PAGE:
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It’s made from a lovely quilting cotton from Moda called More Hearty Good Wishes and features line drawings of boats. It was also pointed out to me that from a distance, they look like suspension bridges which is very excellent.

It was very comfy for wearing around GLORIOUS Glasgow and for doing a spot of fabric shopping in. I only went to Fabric Bazaar and Mandors (OMG Mandors is fabric heaven) which I can heartily recommend but there is a great guide to Glasgow fabric shopping by the wonderful Kestrel Makes, here. It seems to me that fabric shopping in Glasgow is a lot better (by which I partly mean cheaper!) than London. Mandors was magic, full of gorgeous discounted Liberty (what is it with Scotland selling Liberty at half the price of, errr, Liberty?!) and other brands. I got some fabulous floral John Kaldor satiny stuff and a couple of Liberty prints for a tenner a metre. Sadly, tragically, the houses one is for a shirt for Robin. It would make the BEST ESP dress yet.

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Luckily, I had already bought myself some Hyderabad Madras Check Liberty for an ESP, so you don’t have to weep for me too much.

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I also bought 4m of this amazing giraffe pattern rayony stuff, probably for a Southport maxi, but maybe for some Alexandria peg trousers and a matching cropped t-shirt. As I’m typing this I think that actually might need to happen.

What do you think I should make with my satin and my green Liberty print?! I have 1.5 metres of each…..

I do promise I will make something other than ESPs soon, maybe, but for now I’ll leave you with another pic of this dreamboat dress.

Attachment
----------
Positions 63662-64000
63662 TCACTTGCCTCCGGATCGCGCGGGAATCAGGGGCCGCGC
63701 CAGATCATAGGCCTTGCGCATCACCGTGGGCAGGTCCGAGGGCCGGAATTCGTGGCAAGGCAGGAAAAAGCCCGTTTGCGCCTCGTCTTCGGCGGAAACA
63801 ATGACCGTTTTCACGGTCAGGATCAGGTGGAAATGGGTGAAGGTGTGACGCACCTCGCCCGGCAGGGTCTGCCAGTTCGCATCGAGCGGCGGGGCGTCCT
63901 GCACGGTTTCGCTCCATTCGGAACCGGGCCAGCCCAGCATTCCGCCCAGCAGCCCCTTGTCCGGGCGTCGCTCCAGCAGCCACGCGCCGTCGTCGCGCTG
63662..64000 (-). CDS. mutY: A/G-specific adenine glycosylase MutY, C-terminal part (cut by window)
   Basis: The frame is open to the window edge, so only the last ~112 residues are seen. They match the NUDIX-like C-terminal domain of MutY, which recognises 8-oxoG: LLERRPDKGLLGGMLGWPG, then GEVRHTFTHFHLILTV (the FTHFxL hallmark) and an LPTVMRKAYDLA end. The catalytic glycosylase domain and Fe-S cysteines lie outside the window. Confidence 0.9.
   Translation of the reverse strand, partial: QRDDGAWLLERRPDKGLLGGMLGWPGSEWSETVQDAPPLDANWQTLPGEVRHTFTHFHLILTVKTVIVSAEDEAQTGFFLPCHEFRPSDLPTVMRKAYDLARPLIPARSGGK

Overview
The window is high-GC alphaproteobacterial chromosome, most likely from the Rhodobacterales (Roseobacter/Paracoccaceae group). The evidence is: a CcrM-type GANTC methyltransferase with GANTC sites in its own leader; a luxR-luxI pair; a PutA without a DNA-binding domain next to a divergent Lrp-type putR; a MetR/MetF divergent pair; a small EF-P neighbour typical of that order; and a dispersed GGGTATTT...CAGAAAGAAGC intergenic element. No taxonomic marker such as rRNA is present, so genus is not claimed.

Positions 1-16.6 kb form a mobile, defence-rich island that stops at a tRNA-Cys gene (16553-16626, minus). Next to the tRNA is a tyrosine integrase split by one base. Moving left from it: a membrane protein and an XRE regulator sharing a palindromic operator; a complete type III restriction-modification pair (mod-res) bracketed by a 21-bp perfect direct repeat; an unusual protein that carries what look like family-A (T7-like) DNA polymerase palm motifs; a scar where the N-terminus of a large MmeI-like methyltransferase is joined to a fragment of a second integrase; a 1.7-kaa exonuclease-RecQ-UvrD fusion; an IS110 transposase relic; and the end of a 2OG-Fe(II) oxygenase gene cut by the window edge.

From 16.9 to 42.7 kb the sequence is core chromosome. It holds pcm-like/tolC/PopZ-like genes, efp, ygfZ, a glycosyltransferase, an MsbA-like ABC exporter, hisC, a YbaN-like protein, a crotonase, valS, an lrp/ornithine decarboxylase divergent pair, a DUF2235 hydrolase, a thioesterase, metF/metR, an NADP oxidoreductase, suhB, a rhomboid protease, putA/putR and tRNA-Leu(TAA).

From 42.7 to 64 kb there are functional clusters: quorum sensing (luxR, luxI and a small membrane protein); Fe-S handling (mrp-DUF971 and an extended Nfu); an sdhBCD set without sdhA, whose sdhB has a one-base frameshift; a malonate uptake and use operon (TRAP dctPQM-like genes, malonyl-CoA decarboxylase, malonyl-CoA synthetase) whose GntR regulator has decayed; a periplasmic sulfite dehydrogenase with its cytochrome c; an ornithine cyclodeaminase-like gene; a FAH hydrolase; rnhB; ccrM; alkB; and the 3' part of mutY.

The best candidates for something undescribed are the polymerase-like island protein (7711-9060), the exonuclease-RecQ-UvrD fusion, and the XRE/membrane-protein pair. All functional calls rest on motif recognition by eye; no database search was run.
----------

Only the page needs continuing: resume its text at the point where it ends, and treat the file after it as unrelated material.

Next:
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True Bias Southport Dress (Or the Lytham St Anne’s)

Yes, I'm a styleman and I'm pronto a vestir

Yes, I’m a styleman and I’m pronto a vestir

Hello! Look at me blogging about a recently released pattern. I’m so cutting edge! I’m so pronto a vestir! I’ve just come back from my first wedding anniversary holiday in Portugal which was berilliant. We went to Lisbon and Porto and a bit of seaside in between and it was ace. I took a lot of me made clothes on my holidays and they wore very well. You might recognise this previous make on location in Porto…

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I made a couple of True Bias Southports especially for the holidays. It’s a brilliant pattern that I have blogged about in its maxi dress format over on the Curvy Sewing Collective so I won’t repeat everything I have said again. Do go over and have a look at it there if you have time, as there are some useful comments from others who have made it too.

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What I will say is the short version is pretty short and the skirt pieces have considerably less ease than the maxi dress version so whereas I could fit into the biggest size (18) of the maxi dress view with no problems at all despite my measurements being a lot larger than the recommended ones, I probably should have added a couple of inches to the width of each skirt piece of this one, as well as adding about 4 inches to the length. As you can see, if I hadn’t lengthened it it would have been a bit indecent on me!

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I added a couple of inches to the length of the front bodice piece and did a tiny FBA: in this thick quilting cotton I could probably have done with adding a bit more ease. However I do like tight clothes and I like this dress a lot.I sewed down the placket and just sewed buttons on top to avoid a)  any gaping and b) having to sew buttonholes. I’m lazy and I don’t care! Here is a terrible picture of my buttons.